Tuesday, May 6, 2014

Analyzing Arenado's Amazing Start

Arenado's sophomore season is off to a sizzling start (HoundSports)
Before I talk about Nolan Arenado's 2014 season, I want to talk about his 2013 season.

You see, Arenado was a pretty valuable baseball player last year, worth nearly four wins above replacement per Baseball-Reference. That's almost All-Star level. And yet he finished a distant seventh in the NL Rookie of the Year voting, tied with Evan Gattis, even though bWAR says he was more valuable than everyone that finished ahead of him except for Jose Fernandez (the winner) and Yasiel Puig (the runner-up). Arenado was also more valuable than every American League rookie who received votes (Wil Myers, Jose Iglesias, Chris Archer, etc.), none of whom exceeded 2.5 bWAR.

FanGraphs wasn't quite as generous, crediting Arenado with 2.7 fWAR, but that was still enough to make him the sixth most valuable rookie in baseball and fourth most valuable non-pitcher rookie, behind Puig, A.J. Pollock and Juan Lagares.

Point is, Nolan Arenado was good last year. What's interesting is how he was good. You'd expect a Rockies third baseman like him to post some pretty gaudy offensive numbers, similar to the ones Garrett Atkins or perhaps even Vinny Castilla used to put up. 

He didn't. The 22 year-old did not hit for much power, with only 10 home runs, 52 RBI, a .405 slugging percentage and a ..138 ISo. He didn't hit for a high average or get on base very often. He was not a factor on the basepaths, stealing only two bases.

All of his value came from his defense, for which he won the Gold Glove, becoming the first rookie third baseman to win the Gold Glove since Frank Malzone in 1957, the award's first year (when only one was given out for both leagues). Arenado was a regular Brooks Robinson at the hot corner, saving 30 more runs with his glove than the average third baseman according to B-R (FanGraphs said 22.6). Among National League third basemen he was first in range factor, second in double plays, assists, and putouts, fourth in fielding percentage and fifth in total zone runs. His defense, by itself, was worth between two and three wins, more than enough to compensate for his mediocre offense.

And boy, was his offense mediocre. He hit .267/.301/.405, which doesn't look terrible for a rookie, especially in today's suppressed offensive climate. But for someone who plays half his games in Coors Field, those numbers weren't very good. The league-average non-pitcher would have been expected to hit .276/.344/.429 and post an OPS 67 points higher than Arenado's. Thus, even though his raw OPS of .706 was a touch better than the league average of .703, he wound up with an Adjusted OPS+ of 82, which is quite poor (18 percent below average). FanGraphs had him at 21 percent below average. He also struck more than three times for every walk and bounced into 16 double plays, a considerable number.

So Arenado had the defense thing down. Hitting, however was another story.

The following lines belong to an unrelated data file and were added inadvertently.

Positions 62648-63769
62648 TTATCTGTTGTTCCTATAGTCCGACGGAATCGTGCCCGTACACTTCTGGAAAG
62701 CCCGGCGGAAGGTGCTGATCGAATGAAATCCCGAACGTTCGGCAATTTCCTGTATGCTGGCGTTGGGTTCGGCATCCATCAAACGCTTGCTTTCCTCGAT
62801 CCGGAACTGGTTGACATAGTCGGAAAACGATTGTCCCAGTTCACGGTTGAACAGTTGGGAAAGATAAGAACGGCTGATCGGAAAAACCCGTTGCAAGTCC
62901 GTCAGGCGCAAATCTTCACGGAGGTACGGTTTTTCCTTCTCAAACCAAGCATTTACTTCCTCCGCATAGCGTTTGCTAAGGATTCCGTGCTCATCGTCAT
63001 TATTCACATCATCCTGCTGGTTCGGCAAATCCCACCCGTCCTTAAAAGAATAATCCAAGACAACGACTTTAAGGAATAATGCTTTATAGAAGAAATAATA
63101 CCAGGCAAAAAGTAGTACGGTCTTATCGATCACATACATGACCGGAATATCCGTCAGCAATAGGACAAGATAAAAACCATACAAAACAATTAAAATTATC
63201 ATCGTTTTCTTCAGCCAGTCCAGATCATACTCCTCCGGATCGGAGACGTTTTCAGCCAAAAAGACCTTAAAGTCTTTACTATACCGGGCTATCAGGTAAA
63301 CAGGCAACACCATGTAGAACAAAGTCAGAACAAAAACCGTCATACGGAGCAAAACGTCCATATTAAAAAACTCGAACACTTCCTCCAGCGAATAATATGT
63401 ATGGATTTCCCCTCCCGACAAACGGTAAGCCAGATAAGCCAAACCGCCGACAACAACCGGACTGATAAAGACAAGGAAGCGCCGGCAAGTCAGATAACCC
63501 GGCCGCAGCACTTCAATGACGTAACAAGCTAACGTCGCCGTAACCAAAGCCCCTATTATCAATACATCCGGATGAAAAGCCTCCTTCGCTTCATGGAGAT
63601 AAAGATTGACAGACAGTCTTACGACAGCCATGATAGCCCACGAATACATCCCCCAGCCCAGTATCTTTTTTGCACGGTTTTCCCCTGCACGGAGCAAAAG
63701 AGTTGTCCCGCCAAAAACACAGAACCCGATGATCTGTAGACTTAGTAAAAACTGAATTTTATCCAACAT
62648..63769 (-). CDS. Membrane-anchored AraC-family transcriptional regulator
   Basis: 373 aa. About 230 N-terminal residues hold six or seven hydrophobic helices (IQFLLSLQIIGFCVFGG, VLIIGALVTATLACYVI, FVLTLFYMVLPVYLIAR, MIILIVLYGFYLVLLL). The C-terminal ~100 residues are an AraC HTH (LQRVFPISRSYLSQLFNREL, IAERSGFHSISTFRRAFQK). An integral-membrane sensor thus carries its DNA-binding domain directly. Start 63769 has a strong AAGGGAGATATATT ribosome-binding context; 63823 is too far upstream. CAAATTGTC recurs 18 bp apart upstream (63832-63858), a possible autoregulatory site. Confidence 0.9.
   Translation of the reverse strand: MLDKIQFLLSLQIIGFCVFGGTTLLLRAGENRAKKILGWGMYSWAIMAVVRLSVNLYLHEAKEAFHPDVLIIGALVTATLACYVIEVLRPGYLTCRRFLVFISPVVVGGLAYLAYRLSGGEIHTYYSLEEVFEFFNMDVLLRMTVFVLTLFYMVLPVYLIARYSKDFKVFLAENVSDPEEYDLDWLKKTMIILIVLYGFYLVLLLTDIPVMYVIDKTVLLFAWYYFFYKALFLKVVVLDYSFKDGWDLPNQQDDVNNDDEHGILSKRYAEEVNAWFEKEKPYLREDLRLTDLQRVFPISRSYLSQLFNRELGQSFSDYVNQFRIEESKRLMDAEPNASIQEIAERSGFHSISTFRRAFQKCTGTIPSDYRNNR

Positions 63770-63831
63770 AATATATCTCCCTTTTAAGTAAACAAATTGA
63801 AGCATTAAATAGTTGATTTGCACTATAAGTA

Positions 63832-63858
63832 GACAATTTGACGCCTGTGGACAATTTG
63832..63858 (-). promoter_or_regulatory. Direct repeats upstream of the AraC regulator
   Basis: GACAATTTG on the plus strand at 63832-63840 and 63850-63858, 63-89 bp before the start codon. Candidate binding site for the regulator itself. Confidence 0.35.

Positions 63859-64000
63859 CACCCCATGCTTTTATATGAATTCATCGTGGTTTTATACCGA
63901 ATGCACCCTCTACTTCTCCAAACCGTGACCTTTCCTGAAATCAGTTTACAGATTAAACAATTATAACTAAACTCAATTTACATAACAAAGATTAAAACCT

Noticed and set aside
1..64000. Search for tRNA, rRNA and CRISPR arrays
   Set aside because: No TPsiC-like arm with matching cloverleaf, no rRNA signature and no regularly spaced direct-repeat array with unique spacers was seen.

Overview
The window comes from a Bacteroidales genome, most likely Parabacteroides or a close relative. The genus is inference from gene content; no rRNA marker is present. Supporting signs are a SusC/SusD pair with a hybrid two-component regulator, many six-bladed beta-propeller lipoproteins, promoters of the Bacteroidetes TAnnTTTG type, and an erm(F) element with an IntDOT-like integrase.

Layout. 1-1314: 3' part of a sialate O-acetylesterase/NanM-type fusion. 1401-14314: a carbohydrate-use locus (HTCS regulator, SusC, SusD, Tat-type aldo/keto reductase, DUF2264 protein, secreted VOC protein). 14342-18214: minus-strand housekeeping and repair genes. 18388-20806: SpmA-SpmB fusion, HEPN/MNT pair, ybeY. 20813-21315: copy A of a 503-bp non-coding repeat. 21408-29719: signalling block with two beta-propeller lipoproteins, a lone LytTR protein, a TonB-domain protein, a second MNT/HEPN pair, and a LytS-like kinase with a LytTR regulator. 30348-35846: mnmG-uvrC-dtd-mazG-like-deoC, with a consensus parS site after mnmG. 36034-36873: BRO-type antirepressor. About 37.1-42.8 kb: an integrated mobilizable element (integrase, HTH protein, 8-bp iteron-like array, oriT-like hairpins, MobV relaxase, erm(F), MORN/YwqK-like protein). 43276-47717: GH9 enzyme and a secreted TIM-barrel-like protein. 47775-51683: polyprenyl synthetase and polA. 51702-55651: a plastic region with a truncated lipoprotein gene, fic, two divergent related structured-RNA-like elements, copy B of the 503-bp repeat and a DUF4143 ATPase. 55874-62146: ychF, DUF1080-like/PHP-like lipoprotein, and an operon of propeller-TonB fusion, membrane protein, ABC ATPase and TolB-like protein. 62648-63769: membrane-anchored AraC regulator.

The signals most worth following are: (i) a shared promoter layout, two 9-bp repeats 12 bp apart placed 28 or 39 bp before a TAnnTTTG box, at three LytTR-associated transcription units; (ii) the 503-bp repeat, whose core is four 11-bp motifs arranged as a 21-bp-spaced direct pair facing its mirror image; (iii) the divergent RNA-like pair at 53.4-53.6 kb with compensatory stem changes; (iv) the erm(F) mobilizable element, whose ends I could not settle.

This year, it hasn't been. In addition to providing his elite defense, Arenado's providing great offense to go with it. Following an offseason dedicated to improving his hitting, he's enjoying a phenomenal start to his sophomore season. Last night he extended his league-best hitting streak to 25 with a two-run homer off fellow sophomore Martin Perez, two shy of Michael Cuddyer's franchise record and almost halfway to Joe DiMaggio's magical 56. He's batting .313/,336/.515, and his 42 hits rank second in the league to Paul Goldschmidt. With six home runs, nine doubles, 22 RBI and a .201 ISo. thus far, his power is much improved, too.

My first instinct was to check Arenado's BABiP, but at .316 it's nothing out of the ordinary. He's actually hitting fewer line drives and ground balls at the expense of more fly balls and pop-ups (which would suggest that he's swinging for the fences more, but his swinging strike rate and strikeout rates have gone down). His average should be in the pooper, but right now he's finding enough holes. That seems to be the only explanation, as there's nothing in his plate discipline/approach to account for this change. He's whiffing less often and making a little more contact, but all of his contact gains are coming on pitches outside the zone, which should be harder to square up and result in weaker contact. 

Arenado's not going to keep hitting this well all season, but he's at an age (23) where improvement is expected, especially in the power department. He's probably getting a little lucky right now, but he's also probably just a better hitter. How much better is the true question, and right now it's too early to tell. I see him hitting .280/.320/.430 the rest of the way and finishing the season with close to 20 homers and 40 doubles. Those are good numbers anywhere, and I'm sure the second-place Rockies would happily take them going forward.

At the very least, Arenado has proven he's no longer a liability with the bat. Even he regresses to being just a league average hitter (or even a tick below), that still qualifies as a major improvement.

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